# watt

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Related to watt: James Watt, Joule, Watt hour

## watt

(wŏt)
n. Abbr. W Electricity
An SI-derived unit of power equal to one joule per second. See Table at measurement.

[After James Watt.]

## Watt

(wɒt)
n
(Biography) James. 1736–1819, Scottish engineer and inventor. His fundamental improvements to the steam engine led to the widespread use of steam power in industry

## watt

(wɒt)
n
(Units) the derived SI unit of power, equal to 1 joule per second; the power dissipated by a current of 1 ampere flowing across a potential difference of 1 volt. 1 watt is equivalent to 1.341 × 10–3 horsepower. Symbol: W
[C19: named after James Watt]

## watt

(wɒt)

n.
the SI unit of power, equivalent to one joule per second and equal to the power in a circuit in which a current of one ampere flows across a potential difference of one volt. Abbr.: W, w
[1882; after J. Watt]

## Watt

(wɒt)

n.
James, 1736–1819, Scottish engineer and inventor.

## watt

(wŏt)
A unit used to measure power, equal to one joule of work per second. In electricity, a watt is equal to the amount of current (in amperes) multiplied by the amount of potential (in volts).

## watt

1. The unit of power: one watt equals one joule per second.
2. (W) A unit of power equal to that available when one joule of energy is expended in one second. 1 W = 1 volt-ampere; 746 W = 1 horsepower (hp). Named after the Scottish engineer James Watt (1736–1819).
ThesaurusAntonymsRelated WordsSynonymsLegend:
 Noun 1 watt - a unit of power equal to 1 joule per second; the power dissipated by a current of 1 ampere flowing across a resistance of 1 ohmWpower unit - a measure of electric powermilliwatt - a unit of power equal to one thousandth of a wattkilowatt, kW - a unit of power equal to 1000 wattsH.P., horsepower, HP - a unit of power equal to 746 watts 2 Watt - Scottish engineer and inventor whose improvements in the steam engine led to its wide use in industry (1736-1819)James Watt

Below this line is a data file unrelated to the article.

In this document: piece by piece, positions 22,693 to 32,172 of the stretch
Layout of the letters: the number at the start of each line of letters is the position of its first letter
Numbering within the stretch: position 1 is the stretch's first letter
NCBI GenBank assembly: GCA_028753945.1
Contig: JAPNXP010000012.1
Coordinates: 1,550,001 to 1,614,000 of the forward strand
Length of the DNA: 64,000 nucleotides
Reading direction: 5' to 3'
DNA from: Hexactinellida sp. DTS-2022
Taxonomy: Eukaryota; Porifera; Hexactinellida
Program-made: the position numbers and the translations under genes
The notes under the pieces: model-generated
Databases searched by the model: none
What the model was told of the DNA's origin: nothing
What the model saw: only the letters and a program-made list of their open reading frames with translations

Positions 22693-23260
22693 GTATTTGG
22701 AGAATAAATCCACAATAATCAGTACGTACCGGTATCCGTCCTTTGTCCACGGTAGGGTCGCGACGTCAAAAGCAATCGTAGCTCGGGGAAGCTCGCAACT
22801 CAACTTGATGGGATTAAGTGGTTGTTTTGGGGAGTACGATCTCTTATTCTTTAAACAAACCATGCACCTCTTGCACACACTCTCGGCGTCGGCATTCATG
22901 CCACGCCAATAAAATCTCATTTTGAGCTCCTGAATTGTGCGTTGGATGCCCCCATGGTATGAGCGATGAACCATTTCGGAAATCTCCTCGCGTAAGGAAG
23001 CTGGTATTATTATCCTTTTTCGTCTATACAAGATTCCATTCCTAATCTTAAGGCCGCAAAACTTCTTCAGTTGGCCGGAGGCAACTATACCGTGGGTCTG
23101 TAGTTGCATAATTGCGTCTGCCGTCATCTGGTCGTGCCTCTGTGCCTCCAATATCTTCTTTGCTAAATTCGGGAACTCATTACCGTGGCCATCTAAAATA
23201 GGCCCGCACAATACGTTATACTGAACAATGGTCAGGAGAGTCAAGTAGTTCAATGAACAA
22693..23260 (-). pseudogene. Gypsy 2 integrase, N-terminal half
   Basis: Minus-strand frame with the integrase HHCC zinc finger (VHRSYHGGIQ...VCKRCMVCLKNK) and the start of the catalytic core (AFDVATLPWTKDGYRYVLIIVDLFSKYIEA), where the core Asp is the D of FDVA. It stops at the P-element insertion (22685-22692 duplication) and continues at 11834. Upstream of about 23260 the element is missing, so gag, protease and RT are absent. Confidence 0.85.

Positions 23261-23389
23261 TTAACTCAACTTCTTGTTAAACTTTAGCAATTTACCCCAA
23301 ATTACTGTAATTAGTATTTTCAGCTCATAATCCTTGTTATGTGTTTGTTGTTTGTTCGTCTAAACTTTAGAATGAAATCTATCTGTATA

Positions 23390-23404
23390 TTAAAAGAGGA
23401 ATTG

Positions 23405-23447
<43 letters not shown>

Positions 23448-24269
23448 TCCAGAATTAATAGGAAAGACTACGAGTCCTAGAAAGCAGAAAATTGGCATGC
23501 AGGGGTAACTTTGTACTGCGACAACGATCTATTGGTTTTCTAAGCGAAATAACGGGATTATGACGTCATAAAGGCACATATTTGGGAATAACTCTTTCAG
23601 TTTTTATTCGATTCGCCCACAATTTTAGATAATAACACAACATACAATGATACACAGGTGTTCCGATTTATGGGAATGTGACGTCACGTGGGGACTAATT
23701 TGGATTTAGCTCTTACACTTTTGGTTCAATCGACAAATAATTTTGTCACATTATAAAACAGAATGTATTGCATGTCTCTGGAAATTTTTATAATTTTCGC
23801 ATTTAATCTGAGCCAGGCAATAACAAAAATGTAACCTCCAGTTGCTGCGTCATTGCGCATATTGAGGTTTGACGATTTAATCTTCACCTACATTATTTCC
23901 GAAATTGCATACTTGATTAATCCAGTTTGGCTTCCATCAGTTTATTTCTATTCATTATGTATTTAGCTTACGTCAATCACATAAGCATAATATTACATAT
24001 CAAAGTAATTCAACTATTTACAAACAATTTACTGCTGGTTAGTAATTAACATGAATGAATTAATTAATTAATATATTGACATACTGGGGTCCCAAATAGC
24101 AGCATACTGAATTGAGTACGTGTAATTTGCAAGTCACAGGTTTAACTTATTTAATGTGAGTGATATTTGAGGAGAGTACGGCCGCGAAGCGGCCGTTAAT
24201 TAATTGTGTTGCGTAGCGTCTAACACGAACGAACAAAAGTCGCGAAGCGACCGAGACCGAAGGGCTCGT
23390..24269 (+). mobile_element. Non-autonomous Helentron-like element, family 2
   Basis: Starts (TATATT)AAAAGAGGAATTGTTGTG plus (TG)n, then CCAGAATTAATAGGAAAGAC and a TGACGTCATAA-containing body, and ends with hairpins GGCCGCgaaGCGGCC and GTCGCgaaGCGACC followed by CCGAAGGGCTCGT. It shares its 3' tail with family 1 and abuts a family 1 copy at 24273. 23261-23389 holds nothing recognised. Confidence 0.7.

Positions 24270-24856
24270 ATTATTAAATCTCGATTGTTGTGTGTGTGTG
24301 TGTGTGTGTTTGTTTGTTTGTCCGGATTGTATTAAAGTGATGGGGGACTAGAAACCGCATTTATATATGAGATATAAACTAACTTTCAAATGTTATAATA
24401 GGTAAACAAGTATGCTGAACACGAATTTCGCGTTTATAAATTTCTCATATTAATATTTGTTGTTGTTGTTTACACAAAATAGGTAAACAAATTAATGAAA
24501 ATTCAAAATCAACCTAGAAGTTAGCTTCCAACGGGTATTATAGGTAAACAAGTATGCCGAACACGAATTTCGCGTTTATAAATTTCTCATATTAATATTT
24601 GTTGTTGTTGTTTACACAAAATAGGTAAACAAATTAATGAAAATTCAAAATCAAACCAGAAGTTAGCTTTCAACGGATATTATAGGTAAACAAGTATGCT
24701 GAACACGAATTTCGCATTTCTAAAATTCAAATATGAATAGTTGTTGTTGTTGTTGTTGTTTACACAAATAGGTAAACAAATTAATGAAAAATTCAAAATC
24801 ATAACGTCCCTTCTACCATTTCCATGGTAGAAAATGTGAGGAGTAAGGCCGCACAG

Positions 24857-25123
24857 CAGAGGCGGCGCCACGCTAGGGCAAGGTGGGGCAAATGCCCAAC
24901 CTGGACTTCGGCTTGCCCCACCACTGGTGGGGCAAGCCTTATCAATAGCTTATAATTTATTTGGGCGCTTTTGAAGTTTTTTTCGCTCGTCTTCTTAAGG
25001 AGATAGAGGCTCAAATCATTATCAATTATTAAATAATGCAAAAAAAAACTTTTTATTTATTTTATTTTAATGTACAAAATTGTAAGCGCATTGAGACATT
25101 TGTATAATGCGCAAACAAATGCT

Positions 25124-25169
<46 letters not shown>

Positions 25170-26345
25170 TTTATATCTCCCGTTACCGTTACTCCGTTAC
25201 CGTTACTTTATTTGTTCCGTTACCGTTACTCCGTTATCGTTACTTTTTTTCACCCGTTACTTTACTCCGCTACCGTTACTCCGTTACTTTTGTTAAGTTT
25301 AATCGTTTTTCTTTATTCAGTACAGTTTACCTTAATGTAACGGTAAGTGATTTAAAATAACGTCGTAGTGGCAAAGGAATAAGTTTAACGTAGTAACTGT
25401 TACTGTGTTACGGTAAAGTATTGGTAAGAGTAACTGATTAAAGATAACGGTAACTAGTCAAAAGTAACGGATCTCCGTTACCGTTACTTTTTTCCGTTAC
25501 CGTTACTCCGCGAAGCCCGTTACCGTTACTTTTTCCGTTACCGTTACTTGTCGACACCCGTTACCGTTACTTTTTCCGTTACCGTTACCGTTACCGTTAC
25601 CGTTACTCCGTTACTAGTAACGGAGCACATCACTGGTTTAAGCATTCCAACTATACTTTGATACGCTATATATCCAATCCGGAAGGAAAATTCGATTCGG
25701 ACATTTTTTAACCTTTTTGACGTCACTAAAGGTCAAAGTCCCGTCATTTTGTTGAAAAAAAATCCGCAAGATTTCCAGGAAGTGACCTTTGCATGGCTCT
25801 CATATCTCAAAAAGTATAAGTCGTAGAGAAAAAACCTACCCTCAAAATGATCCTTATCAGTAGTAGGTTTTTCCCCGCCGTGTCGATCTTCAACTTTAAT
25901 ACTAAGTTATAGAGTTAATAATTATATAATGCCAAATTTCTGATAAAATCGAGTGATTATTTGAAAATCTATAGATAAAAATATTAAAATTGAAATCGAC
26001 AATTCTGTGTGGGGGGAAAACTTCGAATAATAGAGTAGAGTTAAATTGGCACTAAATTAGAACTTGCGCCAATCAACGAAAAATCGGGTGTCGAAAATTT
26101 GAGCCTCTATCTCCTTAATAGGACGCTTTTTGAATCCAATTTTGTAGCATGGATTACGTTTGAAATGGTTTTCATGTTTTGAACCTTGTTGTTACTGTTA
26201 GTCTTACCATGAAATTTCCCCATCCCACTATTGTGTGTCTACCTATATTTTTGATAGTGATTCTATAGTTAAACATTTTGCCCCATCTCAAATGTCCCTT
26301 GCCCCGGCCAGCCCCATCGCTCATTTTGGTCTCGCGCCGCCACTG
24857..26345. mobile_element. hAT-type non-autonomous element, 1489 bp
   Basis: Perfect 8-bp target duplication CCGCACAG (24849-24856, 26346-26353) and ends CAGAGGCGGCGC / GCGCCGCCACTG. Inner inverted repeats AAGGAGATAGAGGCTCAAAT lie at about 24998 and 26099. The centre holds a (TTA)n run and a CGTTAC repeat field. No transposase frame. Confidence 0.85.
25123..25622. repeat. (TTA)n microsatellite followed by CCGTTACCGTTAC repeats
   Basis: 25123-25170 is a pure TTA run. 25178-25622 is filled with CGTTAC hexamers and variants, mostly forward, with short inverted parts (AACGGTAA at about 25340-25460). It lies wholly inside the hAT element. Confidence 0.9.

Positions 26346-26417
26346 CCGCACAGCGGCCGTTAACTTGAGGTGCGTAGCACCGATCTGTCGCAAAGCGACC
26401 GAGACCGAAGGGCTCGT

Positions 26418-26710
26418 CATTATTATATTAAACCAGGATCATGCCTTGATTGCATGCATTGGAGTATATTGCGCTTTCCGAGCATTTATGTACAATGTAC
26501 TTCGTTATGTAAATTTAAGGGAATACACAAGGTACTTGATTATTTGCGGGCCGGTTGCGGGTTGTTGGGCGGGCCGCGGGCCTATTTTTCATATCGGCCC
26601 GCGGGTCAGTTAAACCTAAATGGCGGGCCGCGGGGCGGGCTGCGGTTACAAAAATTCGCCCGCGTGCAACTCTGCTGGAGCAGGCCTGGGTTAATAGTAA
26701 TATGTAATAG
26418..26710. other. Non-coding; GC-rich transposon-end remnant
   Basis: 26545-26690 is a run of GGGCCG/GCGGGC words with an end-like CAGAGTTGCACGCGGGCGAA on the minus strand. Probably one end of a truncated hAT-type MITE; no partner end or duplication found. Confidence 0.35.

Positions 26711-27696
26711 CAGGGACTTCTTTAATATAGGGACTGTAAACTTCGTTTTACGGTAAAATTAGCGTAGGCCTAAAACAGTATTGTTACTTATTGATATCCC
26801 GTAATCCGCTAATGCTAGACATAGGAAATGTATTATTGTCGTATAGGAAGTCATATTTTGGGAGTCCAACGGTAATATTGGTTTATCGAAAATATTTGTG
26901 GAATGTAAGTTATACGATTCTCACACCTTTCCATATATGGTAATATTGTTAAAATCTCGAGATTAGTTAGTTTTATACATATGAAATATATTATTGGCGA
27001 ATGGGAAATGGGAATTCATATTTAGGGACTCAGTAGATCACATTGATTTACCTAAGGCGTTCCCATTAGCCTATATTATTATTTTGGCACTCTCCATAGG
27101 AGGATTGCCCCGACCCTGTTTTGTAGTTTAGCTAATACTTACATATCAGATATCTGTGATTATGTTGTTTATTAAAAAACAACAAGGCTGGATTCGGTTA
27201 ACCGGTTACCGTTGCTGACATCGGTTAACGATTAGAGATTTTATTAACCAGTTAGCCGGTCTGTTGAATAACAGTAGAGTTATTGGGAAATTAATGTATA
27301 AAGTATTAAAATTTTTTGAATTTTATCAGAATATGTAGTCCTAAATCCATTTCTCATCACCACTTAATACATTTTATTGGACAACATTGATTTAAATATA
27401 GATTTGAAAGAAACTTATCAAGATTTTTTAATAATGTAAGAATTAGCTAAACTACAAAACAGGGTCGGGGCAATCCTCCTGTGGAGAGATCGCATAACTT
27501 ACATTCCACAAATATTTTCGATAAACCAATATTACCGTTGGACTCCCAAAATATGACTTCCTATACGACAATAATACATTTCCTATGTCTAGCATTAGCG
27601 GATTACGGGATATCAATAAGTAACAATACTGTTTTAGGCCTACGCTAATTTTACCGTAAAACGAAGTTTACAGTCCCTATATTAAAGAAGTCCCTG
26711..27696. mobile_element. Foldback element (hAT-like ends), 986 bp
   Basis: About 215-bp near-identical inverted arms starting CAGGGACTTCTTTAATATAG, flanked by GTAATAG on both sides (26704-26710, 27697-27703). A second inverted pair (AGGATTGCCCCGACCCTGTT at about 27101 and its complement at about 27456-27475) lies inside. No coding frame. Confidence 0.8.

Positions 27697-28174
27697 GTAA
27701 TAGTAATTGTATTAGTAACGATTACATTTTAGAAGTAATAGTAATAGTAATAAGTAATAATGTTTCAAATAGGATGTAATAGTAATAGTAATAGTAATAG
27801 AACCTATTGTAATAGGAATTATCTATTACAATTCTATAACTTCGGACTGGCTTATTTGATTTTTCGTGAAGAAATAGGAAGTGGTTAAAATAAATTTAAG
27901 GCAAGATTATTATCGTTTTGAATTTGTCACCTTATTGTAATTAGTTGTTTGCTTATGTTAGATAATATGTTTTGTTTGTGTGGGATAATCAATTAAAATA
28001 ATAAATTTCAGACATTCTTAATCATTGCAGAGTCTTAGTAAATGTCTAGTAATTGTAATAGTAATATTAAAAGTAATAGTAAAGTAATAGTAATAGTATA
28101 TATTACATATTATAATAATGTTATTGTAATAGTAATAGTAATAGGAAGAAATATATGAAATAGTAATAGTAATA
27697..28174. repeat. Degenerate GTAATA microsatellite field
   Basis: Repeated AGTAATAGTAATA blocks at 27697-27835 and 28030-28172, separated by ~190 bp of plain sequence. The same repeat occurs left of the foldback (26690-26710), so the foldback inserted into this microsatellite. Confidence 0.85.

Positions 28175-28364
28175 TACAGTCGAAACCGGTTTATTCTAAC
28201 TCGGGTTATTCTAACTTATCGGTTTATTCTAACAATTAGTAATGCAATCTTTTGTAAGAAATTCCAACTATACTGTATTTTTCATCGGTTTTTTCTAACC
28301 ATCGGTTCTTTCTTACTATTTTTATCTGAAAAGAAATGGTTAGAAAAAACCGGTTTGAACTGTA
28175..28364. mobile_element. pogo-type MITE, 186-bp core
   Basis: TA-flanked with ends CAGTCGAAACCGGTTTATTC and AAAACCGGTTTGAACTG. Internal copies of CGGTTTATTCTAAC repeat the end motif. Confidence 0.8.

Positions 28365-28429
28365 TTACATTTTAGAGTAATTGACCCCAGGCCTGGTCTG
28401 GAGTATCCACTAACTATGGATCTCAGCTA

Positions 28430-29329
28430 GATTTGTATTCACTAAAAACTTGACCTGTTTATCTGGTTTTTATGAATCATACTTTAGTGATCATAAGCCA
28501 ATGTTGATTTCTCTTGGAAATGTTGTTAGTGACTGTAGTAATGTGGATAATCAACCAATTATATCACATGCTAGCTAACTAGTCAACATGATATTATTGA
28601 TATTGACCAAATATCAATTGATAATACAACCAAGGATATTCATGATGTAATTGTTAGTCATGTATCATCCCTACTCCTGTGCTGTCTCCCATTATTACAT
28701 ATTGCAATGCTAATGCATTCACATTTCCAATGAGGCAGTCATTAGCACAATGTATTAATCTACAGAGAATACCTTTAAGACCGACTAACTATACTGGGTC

Translations
واط: وَحْدَة القُدْرَه الكَهْرُبائِيَّه
ват
watt
watt
watti
watt
vatt
ワット
vats
wat
watt
vatwatt
watt

[wɒt] N

## watt

[ˈwɒt] nwatt m
a 100-watt light-bulb → une ampoule de 100 watts

nWatt nt

## watt

[wɒt] nwatt m inv

## watt

(wot) noun
(abbreviated to W when written) a unit of power, especially of heat or light.
References in classic literature ?
With the spirit of prophecy upon me, I could look into the future and see her erect statues and monuments to her unspeakable Georges and other royal and noble clothes-horses, and leave unhonored the creators of this world -- after God -- Gutenburg, Watt, Arkwright, Whitney, Morse, Stephenson, Bell.
George, which was formed in connection with the Watt Street Chapel for the purpose of supplying the poor with cast-off clothing.
Pray tell us the story," says Watt in a half whisper.
Rose despised this taste at first, but soon got interested in Livingstone's adventures, Hobson's stirring life in India, and the brave trials and triumphs of Watt and Arkwright, Fulton, and "Palissy, the Potter.
Do not the constructive fingers of Watt, Fulton, Whittemore, Arkwright, predict the fusible, hard, and temperable texture of metals, the properties of stone, water, and wood?
Three articles in the "Archiv fur die gesammte Psychologie" by Watt,* Messer** and Buhler*** contain a great deal of the material amassed by the methods which Titchener calls experimental.
The land of Shakespeare, Milton, Bacon, Newton, Watt, the land of a host of past and present abstract philosophers, natural philosophers, and subduers of Nature and Art in their myriad forms, called to Mr Sparkler to come and take care of it, lest it should perish.
Nevertheless, not three days previous, Bildad had told them that no profane songs would be allowed on board the Pequod, particularly in getting under weigh; and Charity, his sister, had placed a small choice copy of Watts in each seaman's berth.
Watts asserts to be a personal habit of Satan when people have idle hands, she proceeded to knit most energetically, shutting her lips together in a way that said, as plain as words could, "You needn't try to make me speak.
What does Doctor Watts say,' he added, looking at me, and moving his head to the time of his quotation, '"Satan finds some mischief still, for idle hands to do.
Poor, wayward-hearted Collins leaned his head upon their crazy tables; priggish Benjamin Franklin; Savage, the wrong-headed, much troubled when he could afford any softer bed than a doorstep; young Bloomfield, "Bobby" Burns, Hogarth, Watts the engineer--the roll is endless.
Watts, Burne-Jones, and Botticelli); and he wrote not without distinction verses of a pessimistic character.

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